As the only pass that runs through the Eira-Gwyn Mountains and the Uzkesh Mountains, the Carreg Pass is a lifeline for the land trade routes that connect the north and south of Turoza. As well as this, the Pass is the only north-south route through the Eira-Gwyn Mountains that is open all year round. At its southern exit, the Pass is connected directly to the Tarcan Roadway that then passes through the area of the Deytet Savannah and the ‘Free States’ and onwards to the Sultanate of Fashaddon and beyond. To the north the Carreg Pass ends at the huge expanse of grassland, the Övsnii Sea, and the Kingdom of Sharisarr to the north. For the Dwarves of the Union of Mishtoon, the Carreg Pass is one of the only ways that outsiders can pass through their realm without being specifically invited into their underground road network, the Tanffordd, which provides the Union with a regular supply of gold thanks to the toll that they charge merchants and traders to pass through their lands, part of which goes to ensuring the road through the pass in maintained and protected and the rest going straight into the coffers of the Union. Despite its obvious financial value to the Union, the Carreg Pass is also of deep strategic importance to the Dwarves of Mishtoon. Not only does it have several entrances to the Tanffordd along its route, but it is also the main artery through which goods and tradable items can pass to and from the Union itself to the rest of Turoza. As a result it is very heavily defended by garrisons above and below ground, and all that travel through the Pass are being watched, whether they are aware of it or not.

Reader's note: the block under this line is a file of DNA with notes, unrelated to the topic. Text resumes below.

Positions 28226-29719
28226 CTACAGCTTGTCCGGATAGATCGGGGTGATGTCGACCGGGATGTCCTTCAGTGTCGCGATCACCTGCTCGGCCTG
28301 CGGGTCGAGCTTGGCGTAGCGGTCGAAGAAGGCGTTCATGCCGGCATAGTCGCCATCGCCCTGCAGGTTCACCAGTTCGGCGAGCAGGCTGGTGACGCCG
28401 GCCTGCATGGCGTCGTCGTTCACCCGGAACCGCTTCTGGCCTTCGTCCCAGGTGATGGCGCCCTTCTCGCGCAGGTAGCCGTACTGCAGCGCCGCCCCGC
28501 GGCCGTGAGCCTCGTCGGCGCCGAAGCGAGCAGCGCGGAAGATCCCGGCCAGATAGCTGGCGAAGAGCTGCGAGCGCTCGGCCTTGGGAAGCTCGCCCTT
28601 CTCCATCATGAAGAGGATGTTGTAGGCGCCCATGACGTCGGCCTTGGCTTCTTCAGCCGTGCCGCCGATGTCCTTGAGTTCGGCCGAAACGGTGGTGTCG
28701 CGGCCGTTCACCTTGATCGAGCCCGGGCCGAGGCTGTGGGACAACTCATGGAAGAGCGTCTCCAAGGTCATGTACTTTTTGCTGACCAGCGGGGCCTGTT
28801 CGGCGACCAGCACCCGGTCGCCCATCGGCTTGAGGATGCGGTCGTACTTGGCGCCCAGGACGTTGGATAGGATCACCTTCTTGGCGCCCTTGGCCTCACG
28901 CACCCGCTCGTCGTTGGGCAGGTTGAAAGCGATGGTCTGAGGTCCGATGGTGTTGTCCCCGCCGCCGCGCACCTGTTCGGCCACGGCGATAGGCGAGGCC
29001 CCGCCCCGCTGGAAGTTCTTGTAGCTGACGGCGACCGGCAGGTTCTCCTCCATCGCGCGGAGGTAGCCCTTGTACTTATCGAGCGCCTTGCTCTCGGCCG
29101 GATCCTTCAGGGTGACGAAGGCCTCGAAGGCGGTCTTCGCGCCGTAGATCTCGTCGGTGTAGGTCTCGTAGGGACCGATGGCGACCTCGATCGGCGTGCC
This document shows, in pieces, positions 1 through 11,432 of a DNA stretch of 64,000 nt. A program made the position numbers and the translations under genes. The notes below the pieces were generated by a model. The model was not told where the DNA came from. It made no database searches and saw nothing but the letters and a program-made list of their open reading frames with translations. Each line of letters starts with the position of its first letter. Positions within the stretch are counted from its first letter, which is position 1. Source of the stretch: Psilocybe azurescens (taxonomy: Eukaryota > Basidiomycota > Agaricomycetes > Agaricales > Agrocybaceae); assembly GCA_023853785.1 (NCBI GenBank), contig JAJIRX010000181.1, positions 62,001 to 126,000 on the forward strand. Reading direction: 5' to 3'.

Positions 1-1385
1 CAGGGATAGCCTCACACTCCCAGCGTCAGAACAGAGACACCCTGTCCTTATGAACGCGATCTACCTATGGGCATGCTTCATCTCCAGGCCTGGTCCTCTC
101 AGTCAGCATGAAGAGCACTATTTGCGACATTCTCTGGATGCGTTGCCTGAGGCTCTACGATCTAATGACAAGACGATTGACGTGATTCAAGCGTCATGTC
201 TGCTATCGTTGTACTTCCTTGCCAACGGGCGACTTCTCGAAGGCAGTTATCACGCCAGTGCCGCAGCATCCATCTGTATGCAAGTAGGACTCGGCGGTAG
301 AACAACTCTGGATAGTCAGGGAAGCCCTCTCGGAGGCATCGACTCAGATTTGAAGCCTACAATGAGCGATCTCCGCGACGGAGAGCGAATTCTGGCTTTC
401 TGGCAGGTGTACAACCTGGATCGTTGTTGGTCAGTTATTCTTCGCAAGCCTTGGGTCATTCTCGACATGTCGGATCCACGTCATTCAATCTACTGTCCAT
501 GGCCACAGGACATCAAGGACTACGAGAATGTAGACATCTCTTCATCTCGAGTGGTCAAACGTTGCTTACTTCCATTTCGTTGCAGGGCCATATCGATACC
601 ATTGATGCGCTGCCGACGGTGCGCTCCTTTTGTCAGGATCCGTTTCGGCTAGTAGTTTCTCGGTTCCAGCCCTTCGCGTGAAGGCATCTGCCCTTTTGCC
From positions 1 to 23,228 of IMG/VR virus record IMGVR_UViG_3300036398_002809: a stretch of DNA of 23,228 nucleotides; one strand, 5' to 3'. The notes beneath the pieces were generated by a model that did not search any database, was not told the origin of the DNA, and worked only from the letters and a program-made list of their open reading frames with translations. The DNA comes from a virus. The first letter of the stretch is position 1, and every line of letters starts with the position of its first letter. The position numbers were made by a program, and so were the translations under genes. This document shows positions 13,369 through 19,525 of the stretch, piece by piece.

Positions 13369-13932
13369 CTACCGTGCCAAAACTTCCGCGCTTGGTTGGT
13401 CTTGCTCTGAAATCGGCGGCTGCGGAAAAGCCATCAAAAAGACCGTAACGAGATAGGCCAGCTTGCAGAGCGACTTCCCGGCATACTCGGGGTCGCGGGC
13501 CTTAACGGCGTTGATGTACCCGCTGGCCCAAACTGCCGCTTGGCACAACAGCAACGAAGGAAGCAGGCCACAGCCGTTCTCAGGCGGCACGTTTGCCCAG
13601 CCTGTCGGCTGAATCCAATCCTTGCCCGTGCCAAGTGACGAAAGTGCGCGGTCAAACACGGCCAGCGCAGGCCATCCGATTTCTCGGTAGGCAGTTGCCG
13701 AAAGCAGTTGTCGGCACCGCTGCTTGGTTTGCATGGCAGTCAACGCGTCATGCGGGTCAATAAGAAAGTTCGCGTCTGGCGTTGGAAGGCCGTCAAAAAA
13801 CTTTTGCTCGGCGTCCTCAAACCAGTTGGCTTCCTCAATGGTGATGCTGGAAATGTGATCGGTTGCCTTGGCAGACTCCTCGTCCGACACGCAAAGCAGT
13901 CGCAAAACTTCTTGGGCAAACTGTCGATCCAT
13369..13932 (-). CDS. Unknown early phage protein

Fauna & Flora
The Pass’ high altitude means that few large plants or trees are able to survive in the area, but grasses, shrubs and heather grow well in the more fertile soil of the Pass, with the grass there being positively lush when compared to the slopes of the mountains on either side. The relatively large open space that the Carreg Pass provides between the Eira-Gwyn Mountains and the Uzkesh Mountains, and the better quality of vegetation, means that it is a relatively common sight, particularly during the summer months, to see herds of mountain goats and sheep grazing in the Carreg Pass. However, the presence of prey animals during the summer, and the constant lure of passing trading caravans does mean that the slopes of both the Uzkesh and the Eira-Gwyn Mountains that line the sides of the Carreg Pass are prone to have predatory animals lurking within them, hoping to ambush a beast of burden, or careless caravan guard during the night.